Each of these wine writer’s are talented, sure, but they have also received the benefit of working for media brands that fortified their reputation. 

I’m not trying to besmirch anybody, I’m simply saying that somebody who writes for an established media outlet gets more built in respect than a guy that plinks at his keyboard at  It’s just fact, irrespective of talent—mine, theirs or anybody elses.

On 02/22, Thomas Pellechia wrote:

What you say, Jeff, is not confined to wine writing. It is that way with all writing—try getting published in the New Yorker without either having a name or knowing someone who does, or someone who knows someone…

Talent is generally incidental in most fields of endeavor. It is one of the facts of life that some people manage to shatter, but the majority cannot.

On 02/22, .(JavaScript must be enabled to view this email address) wrote:

And your point about my first wine-related byline being in 2004 is what exactly?

On 02/22, Jeff wrote:

Hi Virginie,

Do you have anything interesting to add? 

Otherwise, I think the post and the comments summarize my point pretty well and it has nothing to do you with specifically.

You’re merely a reference point, for whom I could have, but didn’t name check specifically because it has nothing to do with you as an individual.  Ditto Galloni.

Feel free to comment back if you have anything interesting to say that advances the dialogue.


On 02/22, .(JavaScript must be enabled to view this email address) wrote:

I think you are taking the easy way out by saying you didn’t name check specifically when you did clearly pick out two identifiable examples. That doesn’t strike me as responsible or accountable.

But what I’ll add is that you are not taking into account how someone becomes affiliated with a media brand in the first place. That perhaps their talent, expertise, time spent working in the wine industry as a journalist, tasting skills, ability to meet deadlines, writing clips, education and also boots on the ground time in the field covering, at least in my case, California wine, might count for something too.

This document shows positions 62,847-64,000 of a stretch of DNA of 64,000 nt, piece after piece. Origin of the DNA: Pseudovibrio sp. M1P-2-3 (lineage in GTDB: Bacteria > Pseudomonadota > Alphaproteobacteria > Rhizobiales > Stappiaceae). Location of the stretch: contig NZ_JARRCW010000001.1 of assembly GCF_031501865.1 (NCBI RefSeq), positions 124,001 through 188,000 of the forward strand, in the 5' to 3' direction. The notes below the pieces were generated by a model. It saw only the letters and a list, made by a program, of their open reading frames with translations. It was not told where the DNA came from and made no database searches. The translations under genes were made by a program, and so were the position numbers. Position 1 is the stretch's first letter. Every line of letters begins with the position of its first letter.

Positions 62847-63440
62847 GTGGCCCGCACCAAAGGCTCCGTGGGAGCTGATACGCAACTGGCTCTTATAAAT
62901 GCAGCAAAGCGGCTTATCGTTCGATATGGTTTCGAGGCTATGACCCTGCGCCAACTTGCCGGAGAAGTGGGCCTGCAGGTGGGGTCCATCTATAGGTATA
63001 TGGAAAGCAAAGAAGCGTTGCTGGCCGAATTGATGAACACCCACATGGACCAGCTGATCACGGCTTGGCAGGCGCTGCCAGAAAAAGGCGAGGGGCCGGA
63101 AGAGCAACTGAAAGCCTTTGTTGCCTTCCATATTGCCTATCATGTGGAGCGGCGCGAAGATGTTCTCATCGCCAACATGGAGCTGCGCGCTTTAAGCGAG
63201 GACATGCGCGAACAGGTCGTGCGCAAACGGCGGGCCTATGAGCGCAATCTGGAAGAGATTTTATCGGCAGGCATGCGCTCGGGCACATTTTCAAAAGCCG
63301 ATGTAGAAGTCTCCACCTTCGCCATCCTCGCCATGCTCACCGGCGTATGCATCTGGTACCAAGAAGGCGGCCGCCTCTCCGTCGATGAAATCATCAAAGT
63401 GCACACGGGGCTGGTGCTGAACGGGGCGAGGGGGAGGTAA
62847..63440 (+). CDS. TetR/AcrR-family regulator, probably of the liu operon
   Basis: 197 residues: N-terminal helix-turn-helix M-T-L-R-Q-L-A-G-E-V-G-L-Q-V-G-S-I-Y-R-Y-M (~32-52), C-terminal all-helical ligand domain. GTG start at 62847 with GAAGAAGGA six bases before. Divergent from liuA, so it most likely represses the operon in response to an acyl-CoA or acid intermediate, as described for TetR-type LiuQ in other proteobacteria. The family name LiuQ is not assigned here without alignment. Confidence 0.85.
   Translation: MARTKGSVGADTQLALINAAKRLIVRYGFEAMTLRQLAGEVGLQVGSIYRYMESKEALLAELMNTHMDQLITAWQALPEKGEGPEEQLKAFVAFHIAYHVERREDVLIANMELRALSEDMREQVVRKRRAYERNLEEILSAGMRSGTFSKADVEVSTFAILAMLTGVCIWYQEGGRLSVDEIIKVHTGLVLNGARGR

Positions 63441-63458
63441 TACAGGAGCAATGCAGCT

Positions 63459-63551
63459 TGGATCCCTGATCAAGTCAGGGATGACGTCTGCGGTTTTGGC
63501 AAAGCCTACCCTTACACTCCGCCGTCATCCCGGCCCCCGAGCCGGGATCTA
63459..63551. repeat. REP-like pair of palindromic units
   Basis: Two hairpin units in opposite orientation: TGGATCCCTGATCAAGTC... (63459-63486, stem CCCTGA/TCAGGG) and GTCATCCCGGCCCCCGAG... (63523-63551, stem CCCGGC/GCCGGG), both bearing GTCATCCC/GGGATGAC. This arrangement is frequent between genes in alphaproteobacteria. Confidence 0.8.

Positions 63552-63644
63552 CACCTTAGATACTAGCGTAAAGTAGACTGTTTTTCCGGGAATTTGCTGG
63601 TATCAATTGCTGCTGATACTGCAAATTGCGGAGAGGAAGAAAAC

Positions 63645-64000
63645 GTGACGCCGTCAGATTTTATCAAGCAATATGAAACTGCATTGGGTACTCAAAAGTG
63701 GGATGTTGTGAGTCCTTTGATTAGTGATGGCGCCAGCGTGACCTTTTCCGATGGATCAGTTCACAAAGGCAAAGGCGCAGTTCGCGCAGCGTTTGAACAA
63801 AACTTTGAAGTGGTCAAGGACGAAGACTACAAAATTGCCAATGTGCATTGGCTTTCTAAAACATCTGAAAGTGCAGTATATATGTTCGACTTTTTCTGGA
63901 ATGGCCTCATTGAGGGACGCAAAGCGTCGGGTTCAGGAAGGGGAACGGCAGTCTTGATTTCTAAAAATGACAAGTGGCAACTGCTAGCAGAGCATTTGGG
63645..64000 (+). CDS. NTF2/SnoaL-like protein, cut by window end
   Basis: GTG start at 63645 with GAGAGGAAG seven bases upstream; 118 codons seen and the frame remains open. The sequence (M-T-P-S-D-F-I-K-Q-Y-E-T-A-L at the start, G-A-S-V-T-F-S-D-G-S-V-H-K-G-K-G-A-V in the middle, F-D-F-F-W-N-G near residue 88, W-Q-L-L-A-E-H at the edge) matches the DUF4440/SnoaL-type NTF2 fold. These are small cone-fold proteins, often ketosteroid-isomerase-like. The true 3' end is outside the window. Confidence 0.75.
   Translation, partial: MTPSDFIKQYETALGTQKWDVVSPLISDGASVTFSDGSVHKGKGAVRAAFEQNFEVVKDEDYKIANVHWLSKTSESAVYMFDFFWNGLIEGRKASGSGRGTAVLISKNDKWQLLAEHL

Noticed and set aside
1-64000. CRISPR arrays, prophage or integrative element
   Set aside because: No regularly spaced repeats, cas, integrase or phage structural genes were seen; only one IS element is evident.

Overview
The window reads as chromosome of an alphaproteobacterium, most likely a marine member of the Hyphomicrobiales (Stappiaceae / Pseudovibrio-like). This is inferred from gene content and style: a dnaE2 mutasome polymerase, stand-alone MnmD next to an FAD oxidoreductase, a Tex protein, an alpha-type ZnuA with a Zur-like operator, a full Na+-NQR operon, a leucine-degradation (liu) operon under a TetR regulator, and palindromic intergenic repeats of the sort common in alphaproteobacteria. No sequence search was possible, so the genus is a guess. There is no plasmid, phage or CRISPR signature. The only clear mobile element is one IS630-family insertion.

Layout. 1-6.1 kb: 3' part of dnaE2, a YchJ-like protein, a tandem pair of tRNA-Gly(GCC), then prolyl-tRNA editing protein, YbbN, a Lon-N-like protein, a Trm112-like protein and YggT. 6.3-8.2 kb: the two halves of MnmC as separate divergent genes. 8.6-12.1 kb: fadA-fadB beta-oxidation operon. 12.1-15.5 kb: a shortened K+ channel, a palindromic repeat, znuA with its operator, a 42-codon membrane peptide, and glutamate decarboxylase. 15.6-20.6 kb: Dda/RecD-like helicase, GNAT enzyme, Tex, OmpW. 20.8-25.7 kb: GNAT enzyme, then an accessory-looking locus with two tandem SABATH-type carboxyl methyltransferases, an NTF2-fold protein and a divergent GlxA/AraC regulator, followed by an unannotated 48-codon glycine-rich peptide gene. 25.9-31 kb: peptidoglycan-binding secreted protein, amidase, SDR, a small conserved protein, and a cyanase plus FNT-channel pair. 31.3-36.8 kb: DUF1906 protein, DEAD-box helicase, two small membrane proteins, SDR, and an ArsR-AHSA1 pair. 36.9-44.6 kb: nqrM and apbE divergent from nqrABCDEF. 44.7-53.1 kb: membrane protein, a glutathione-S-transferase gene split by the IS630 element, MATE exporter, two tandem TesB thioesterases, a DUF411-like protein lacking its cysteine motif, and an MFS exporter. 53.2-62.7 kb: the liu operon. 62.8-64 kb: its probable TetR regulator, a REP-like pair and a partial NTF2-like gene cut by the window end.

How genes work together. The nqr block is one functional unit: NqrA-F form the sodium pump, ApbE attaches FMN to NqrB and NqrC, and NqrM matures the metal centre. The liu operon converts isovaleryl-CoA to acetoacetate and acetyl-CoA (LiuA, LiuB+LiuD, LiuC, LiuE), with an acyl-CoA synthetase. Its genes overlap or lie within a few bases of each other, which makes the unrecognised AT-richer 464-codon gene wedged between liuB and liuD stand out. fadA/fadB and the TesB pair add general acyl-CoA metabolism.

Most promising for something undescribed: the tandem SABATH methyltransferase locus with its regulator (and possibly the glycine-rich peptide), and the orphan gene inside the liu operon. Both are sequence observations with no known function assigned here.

On 02/22, Jeff wrote:


It’s not about you.  I wouldn’t take it personal. I don’t have *any* problems calling my shots.  Should I have chosen to, I would have.  The whole damn post is about being accountable and responsible. 

Again, if you have anything to add that isn’t about you, and is germane to the post have at.


On 02/22, Pamela Heiligenthal wrote:

Hey Jeff, if you care to join me, I have a cave with lots of elbowroom to stretch out smile JK.

On a serious note, I’m totally stoked about the Trust Quotient and your equation (Respect = Your Knowledge + Your Strengths + Your Style divided by your Trust Quotient) is on point. I’m spending the bucks and taking it for a test drive. Thanks for sharing your results and for bringing this to light.

On 02/22, Joe Herrig wrote:

I don’t think our styles could be any more different, but damn you are good at making a point.

Nice post.  Trust is critical to writing success, and it starts with honest and accurate writing.  I’d say consistent writing as well, but I’d rather be flexible with my opinions than totally convicted.  I’m just not smart enough to assume I’m above influence.

On 02/23, Fred wrote:


Your formula for wine writers is no different than that of any business that aims to be a brand. It is all about creating trust.

And I trust you won’t waste my time with any more navel gazing. You have an excellent publication . . . so snap out of it!  F.

On 02/23, Jeff wrote:

Fred -

No more navel gazing.  I try to stay away from it as a general rule, but once or twice a year I’m guilty.


On 02/23, Howard Hewitt wrote:

Navel gazing has it’s place. Good stuff Jeff! I come at things from a little different perspective. I find many writers leaning too much on personal opinion, perspective, and experience. I’m an old journalist - so I love interviewing and sharing the opinions and experiences of others. I intermingle my own where appropriate, but I think the road to credibility and trust begins with some acknowledgement there are many better-informed opinions than my own. I don’t always see that a lot.

On 07/08, Buy Wine Online Australia wrote:

Chardonnay is by far the most widely planted grape crop in California, comprising over 40% of all white varieties crushed in the state in 2000.